By Charles Lam
By R. Scott Moxley
By Taylor Hamby
By Matt Coker
By R. Scott Moxley
By Charles Lam
By LP Hastings
By Taylor Hamby
Illustration by Bob AulJust two weeks after the terrorist attacks in New York and Washington, D.C., the terror of Sept. 11 hit home in Orange County with the arrest of a man with a portrait of Osama bin Laden tattooed on his chest. According to a Sept. 27 Los Angeles TimesOrange County edition article, the man was being held at the county jail while the FBI investigated his possible involvement with Osama bin Laden and the terrorist network Al Qaeda.
"It's a wake-up call for all of us to be vigilant," Orange County Assistant Sheriff George Jaramillo reportedly said at the time. "We don't believe this . . . lets us know there is a terrorism cell in Orange County. But it's an indication to us that the streets . . . of this county are not entirely exempt from any connection to terrorism."
Well, not exactly. First of all, it's not yet a crime in the United States to tattoo yourself with bin Laden's mug. Neither is it true that the tattooed gentleman was, as Jaramillo implied, "on the streets." In fact, he was sent "from state prison" to Orange County Jail, Sheriff's officials later acknowledged, which is where deputies discovered his tattoo.
Following Jaramillo's alarming announcement that a possible terrorist had been plucked from our streets, news about the mystery man with the scary tattoo quickly led to follow-up coverage in newspapers ranging from The Orange County Register to the London Times. But just as quickly as it started, the international coverage of this sensational local story disappeared.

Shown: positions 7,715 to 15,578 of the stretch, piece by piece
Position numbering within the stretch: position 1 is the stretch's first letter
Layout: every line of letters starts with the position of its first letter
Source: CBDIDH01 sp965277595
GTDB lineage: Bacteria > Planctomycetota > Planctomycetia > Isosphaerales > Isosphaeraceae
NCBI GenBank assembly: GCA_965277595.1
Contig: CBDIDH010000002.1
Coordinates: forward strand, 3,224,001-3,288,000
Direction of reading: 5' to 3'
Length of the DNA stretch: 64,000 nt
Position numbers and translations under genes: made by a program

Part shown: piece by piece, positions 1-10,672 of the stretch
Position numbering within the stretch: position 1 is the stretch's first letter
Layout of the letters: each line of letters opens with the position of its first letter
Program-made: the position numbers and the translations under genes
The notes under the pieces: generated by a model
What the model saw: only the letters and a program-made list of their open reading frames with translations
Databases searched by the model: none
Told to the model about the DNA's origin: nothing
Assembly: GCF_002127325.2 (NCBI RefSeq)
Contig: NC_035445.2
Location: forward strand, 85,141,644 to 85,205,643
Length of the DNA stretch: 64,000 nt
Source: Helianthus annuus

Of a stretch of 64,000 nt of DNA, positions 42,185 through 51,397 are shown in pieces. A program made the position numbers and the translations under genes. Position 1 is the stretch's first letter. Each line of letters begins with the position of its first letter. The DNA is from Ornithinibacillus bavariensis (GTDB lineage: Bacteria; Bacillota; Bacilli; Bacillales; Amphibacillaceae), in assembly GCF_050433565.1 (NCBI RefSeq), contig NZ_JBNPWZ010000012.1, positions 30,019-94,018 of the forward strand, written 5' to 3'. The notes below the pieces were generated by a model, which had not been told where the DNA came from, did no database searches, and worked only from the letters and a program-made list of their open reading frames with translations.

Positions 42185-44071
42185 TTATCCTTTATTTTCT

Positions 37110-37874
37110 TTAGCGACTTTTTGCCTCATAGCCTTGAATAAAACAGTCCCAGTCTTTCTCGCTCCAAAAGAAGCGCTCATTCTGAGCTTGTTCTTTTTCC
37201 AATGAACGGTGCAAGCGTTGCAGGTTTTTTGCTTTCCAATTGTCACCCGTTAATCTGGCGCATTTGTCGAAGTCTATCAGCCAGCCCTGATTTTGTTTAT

In tipping off the Times, was Jaramillo—whose job is to keep his boss, Sheriff Michael Carona, from saying anything embarrassing or stupid—trying to take credit for an arrest his department never made? Or was he simply trying to reassure a jittery public about a seemingly terrorism-related arrest that—once again—never occurred?
The Weekly spent several days finding out whatever happened to the mystery man with the tattoo. Getting answers wasn't easy. Various local law-enforcement agencies gave contradictory answers, with some responses changing radically over the course of just a few hours. Part of the reason may be that law-enforcement officials were understandably tightlipped about the case, given the FBI's supposed investigation of the suspect in question.
Jaramillo, who was attending a convention in Canada last week, was unable to speak with us. But Jon Fleischman, the OC sheriff's deputy director of public affairs, told the Weekly on Oct. 22 that he could not reveal the suspect's name or current legal status. Three days later, Fleischman released the individual's name. To protect the man's privacy—for reasons that should already be obvious—the Weekly is withholding his name.
Long before we learned the arrestee's identity, Fleischman had eventually acknowledged that the man with the bin Laden tattoo, whose arrest Jaramillo had described as a "wake-up call" for Orange County, was not going to face terrorism charges.
"I guess the only thing I can tell you about him is that there appears to be no connection between him and the attacks on Sept. 11," Fleischman said on Oct. 22. "The FBI told us that a few weeks ago."
So was the man still being held in the county jail? Fleischman wouldn't say, telling us to call the FBI for more information.